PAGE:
I certainly can state that with the way abc is, if it was the first musical language I encountered in 2008 I wouldn't have even been posting in this forum thread because I would not have learned music at all. With as much musical knowledge as I have today even, abc is to convoluted for me to really retain the information I have tried to retain about its musical construction process..
    About all I have retained about abc is that that it requires you to define things in a header that no other musical program, language, or otherwise, that I and many users have worked with ask you to define (talking about the key a song is in, and the time signature the song is in, all applications I've used have these as optional aspects not requirements for the software to be able to understand your musical information).
    I would in no way call MML a language only for people who already have musical experience.
    I say this because before MML I did not know music. Any music. At all.
    Before MML, I only had an appreciation for listening too and enjoying music.
    I have learned Music entirely through self research, research that started when I came in contact with MML in the game Mabinogi.
    Many people have cited Mabinogi in this topic most likely because Mabinogi was their first contact with MML as well.
    In my own personal case, the only prior knowledge I had of music before mabinogi was that notes were called abcdefg, I didn't know what a sharp was, and I didn't even know the correct order of the notes (cdefgab).
    I have some minor to intermediate learning impairments (I usually learn things very slowly, example: I could not spell words very well, nor construct sentences in a decent grammatical sense until i was about 20 years old... that was 9 years ago as of today)
    I am just one case, but I hope my case at least demonstrates that learning MML is quite easy.
    I learned how to work with MML and midi in 1 day thanks to a guide by a mabinogi user (Exandriel, for the mabinogians reading and wondering who wrote the guide I started with, a guide that is no longer online as far as I know).
    I was fighting with abc for about 2 weeks when starbound came out, and I gave up because abc and starbound music just are not interesting to me after the experience with abc and instrument creation for starbound (For the record, it wasnt abc, it was instrument creation that finalized my loss of interest).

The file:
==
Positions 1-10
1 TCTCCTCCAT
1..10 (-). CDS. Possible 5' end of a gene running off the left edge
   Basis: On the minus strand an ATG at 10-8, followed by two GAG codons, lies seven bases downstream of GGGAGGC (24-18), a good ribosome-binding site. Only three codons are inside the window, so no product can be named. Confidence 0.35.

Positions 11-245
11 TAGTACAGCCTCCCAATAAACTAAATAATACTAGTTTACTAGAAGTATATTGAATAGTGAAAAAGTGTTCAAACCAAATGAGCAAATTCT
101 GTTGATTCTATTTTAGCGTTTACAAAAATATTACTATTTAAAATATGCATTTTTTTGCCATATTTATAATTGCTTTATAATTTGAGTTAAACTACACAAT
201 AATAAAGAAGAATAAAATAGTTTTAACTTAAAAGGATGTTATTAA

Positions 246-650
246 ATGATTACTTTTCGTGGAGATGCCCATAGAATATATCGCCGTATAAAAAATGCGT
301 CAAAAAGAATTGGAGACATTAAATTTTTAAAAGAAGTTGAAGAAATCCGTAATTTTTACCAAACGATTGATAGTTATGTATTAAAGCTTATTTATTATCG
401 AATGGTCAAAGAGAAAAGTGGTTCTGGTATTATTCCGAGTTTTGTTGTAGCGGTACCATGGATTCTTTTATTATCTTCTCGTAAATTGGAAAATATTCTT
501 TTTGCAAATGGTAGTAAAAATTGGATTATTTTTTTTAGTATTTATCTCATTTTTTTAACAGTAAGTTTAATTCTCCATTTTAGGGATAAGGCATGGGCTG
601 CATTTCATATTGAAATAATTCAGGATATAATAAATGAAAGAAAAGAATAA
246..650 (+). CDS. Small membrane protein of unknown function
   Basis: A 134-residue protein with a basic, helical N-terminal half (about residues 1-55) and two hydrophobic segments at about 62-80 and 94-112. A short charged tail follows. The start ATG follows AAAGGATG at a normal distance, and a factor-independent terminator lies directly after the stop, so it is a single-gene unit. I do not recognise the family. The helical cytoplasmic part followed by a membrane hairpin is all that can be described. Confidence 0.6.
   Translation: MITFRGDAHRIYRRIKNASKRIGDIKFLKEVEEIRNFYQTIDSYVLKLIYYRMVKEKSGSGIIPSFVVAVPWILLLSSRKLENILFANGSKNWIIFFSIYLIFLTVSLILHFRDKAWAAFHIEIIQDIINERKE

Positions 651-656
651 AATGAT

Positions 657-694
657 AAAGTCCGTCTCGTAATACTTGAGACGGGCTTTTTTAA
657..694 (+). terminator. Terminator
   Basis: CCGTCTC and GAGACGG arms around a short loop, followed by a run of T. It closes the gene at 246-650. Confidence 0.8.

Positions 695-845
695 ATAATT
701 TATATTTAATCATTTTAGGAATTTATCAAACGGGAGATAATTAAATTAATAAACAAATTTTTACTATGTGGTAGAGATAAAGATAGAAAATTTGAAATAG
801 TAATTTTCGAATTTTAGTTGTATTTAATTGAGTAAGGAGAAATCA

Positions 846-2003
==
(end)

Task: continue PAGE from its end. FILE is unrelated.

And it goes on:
I know you don't know me (nor should you), but it seems a couple people viewing this thread have demonstrated that I have more of a reputation in mabinogi than I thought and it is purely through music because while mabinogi is a "game" that I log into... I don't really "play" the game, I just hang out and use the game for sharing music... Thist little back story of myself I hope at least gives some confidence to you and other readers that I do have musical experience of some sort, to which I have Music Macro Language to thank as it has been my learning platform for music in general.

    I think MML is extremely simple to use for fast basic, intermediate and even more complex composing.
    Simple enough where I shall write you a simple crash course right here, at this forum:

    Part 1 - MML Basics

    Things you will need for this crash course: Just one software called 3MLeditor2, and adobe flash player I think for the second part which will take place inside your web browser.

    3MLeditor2, Build can be found at

    Now, This program, 3MLeditor, Was designed specifically as an Offline-composer for mabinogi, and as a much better alternative to the web-composer that the publisher of mabinogi (nexon) was providing. I use this program when creating SiON MML as well. It works wonderfully for helping to make SiON MML's even though it lacks the great vast majority of SiON MML commands and functions that are quite average to many MML structures. It's usefulness is that it has a user friendly GUI.